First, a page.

Cattle Egret at Southease

After yesterday’s Crane, another good report for the lower Ouse – a Cattle Egret, seen from a train in fields south of Southease, and reported to Birdguides.

After a rash of records between Piddinghoe and Lewes in the last decade, this bird will, if confirmed, cement the area’s claim to be among the best in the UK for the species.

*UPDATE*

Liam Curson was the egret finder – eventual reward for having spent most of Saturday’s daylight hours in the field looking for Friday’s Crane.

Also of note, 4 Green Sandpipers, Chiffchaff, Peregrine and 1000+ Lapwings along Glynde Reach, with Common Sandpiper just south of Lewes. (all via SOS sightings)

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Still Plenty at Rodmell

Lots of the good stuff still at Rodmell this afternoon, in a biting easterly.

First up, a Buzzard, a Mistle Thrush and a few Fieldfares around the car park at Monk’s House, then a pair of Peregrines chasing down (but failing to catch) an unidentified wader – the female bird was later seen making off with a largish, dark-looking item of prey (Moorhen? Jackdaw?), followed by the male.

The stubble field north of the track that has been so productive this winter was still abuzz with little brown jobs – c. 50-60 Corn Buntings, with smaller numbers of Skylarks, Yellowhammers, Reed Buntings and Linnets. Difficult to be sure of the numbers, with small groups rising and dropping and coming in and out of the area all the time.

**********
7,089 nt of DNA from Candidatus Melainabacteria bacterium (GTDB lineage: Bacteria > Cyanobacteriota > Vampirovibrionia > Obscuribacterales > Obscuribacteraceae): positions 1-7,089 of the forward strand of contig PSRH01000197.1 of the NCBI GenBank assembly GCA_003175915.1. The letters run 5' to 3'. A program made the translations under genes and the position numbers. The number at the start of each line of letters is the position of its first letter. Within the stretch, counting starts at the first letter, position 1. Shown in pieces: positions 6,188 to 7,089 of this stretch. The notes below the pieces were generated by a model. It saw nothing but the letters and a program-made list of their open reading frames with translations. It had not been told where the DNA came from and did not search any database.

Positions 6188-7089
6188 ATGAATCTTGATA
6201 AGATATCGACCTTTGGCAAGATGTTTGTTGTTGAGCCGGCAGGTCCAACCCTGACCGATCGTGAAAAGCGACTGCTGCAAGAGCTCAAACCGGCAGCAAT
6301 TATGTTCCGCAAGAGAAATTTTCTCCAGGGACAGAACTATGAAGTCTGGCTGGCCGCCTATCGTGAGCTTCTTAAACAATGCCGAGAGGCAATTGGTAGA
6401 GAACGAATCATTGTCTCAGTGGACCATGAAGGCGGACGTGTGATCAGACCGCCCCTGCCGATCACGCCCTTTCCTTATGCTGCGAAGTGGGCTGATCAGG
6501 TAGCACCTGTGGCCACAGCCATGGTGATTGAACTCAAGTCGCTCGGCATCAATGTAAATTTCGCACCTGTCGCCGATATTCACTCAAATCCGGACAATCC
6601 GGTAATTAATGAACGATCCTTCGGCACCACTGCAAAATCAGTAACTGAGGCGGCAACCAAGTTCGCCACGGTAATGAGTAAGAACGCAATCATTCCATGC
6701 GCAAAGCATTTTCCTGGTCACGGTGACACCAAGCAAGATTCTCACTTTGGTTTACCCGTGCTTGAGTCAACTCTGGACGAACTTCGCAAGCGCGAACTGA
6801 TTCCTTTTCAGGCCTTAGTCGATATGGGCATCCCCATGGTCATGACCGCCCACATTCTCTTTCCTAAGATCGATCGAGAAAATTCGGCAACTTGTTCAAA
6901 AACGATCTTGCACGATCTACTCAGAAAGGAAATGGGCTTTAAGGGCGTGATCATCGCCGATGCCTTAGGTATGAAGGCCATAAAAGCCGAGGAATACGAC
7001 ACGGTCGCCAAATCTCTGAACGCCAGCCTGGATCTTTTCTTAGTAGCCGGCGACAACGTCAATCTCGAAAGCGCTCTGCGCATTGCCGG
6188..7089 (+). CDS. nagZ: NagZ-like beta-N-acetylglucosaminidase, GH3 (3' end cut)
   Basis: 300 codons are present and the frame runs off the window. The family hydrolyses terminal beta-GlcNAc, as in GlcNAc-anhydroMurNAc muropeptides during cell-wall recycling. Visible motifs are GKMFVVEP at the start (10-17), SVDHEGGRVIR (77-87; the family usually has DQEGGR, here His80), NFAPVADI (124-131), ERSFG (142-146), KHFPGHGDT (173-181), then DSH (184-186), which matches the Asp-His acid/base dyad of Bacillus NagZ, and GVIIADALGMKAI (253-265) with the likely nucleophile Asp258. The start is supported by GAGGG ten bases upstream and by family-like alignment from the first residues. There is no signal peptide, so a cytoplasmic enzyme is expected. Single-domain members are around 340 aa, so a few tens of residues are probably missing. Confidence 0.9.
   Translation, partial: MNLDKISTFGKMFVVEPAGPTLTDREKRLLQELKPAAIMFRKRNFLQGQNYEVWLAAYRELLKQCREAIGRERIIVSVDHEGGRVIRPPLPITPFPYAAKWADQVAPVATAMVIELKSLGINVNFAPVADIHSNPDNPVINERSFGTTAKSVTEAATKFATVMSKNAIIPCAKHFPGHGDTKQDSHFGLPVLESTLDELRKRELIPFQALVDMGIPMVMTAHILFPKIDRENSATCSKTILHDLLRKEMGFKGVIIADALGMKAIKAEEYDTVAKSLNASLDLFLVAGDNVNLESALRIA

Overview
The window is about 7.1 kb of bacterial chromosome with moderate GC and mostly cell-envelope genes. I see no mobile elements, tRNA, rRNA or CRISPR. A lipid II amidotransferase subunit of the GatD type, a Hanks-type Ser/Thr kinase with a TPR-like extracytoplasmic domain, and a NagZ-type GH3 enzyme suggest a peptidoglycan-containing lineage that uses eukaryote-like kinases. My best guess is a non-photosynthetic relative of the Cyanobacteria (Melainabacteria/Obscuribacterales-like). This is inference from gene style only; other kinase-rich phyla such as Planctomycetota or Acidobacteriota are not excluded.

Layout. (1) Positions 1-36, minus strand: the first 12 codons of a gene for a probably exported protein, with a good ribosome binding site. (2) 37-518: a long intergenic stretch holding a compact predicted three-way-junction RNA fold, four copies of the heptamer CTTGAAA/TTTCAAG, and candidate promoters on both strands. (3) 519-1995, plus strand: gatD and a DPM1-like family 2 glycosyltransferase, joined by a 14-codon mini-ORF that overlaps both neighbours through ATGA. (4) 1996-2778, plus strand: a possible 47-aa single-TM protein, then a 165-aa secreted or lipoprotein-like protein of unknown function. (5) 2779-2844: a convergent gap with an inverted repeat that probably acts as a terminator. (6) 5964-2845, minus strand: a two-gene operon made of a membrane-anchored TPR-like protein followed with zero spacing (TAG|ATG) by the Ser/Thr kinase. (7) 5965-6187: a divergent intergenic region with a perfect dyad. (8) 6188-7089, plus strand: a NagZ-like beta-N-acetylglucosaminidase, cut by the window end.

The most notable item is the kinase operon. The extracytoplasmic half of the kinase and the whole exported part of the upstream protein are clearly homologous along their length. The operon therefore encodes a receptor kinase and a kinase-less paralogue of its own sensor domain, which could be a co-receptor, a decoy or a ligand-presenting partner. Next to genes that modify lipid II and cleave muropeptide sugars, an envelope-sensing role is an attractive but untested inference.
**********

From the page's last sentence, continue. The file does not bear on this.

Watching over proceedings, a minimum of 23 Magpies included around half of that total in one small bush.

At the river, a Kingfisher dashed from one of the ditches, there were good numbers of Snipe feeding in the wetter flashes, and a male Sparrowhawk sneaked through.

Coming back along the track, a flustered group of several dozen Lapwing gave away the fact that a Peregrine was hunting again, this time harried by a much smaller falcon – a male Merlin, which then settled briefly on a succession of bushes before heading off towards Southease.

A male Stonechat, a confiding Little Egret and plenty more buntings and thrushes rounded off the aternoon.

With large numbers of Starlings, Woodpigeons and assorted gulls, this section of the Ouse valley is alive with birds.

(Charlie Peverett and Paul Stevens)

Slav Grebe at Arlington

A Slavonian Grebe at Arlington Reservoir today, near the hide, plus adult Mediterranean Gull in the roost and Peregrine over (Chris Ball, via SOS site)

Merlin, Peregrine, Ring Ouzel + poss Goshawk

Report for Sunday 9 November from Peter Davies:

A large, buzzard-sized raptor disappeared elegantly off the edge of Lullington Heath into Friston Forest, suggesting female Goshawk.

Previously a Merlin failed to take a skylark north of the heath, and a male Peregrine gave two close sightings near Littlington.

A Ring Ouzel was present in Charleston Bottom feeding on hawthorn berries.